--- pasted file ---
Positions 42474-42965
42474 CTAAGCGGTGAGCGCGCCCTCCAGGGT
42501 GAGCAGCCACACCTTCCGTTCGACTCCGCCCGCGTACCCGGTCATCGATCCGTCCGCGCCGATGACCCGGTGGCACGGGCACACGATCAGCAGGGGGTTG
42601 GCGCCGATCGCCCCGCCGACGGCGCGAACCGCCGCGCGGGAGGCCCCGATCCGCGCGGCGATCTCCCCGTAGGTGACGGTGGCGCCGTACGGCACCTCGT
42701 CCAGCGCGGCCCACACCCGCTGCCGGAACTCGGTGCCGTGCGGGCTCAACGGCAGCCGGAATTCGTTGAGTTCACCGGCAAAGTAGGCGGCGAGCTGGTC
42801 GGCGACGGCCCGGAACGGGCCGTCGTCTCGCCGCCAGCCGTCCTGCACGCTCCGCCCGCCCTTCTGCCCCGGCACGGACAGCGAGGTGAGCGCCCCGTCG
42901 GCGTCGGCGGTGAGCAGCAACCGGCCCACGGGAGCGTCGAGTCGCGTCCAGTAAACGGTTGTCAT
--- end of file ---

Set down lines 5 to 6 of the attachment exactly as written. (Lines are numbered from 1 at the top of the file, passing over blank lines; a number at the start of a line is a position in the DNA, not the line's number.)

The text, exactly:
42701 CCAGCGCGGCCCACACCCGCTGCCGGAACTCGGTGCCGTGCGGGCTCAACGGCAGCCGGAATTCGTTGAGTTCACCGGCAAAGTAGGCGGCGAGCTGGTC
42801 GGCGACGGCCCGGAACGGGCCGTCGTCTCGCCGCCAGCCGTCCTGCACGCTCCGCCCGCCCTTCTGCCCCGGCACGGACAGCGAGGTGAGCGCCCCGTCG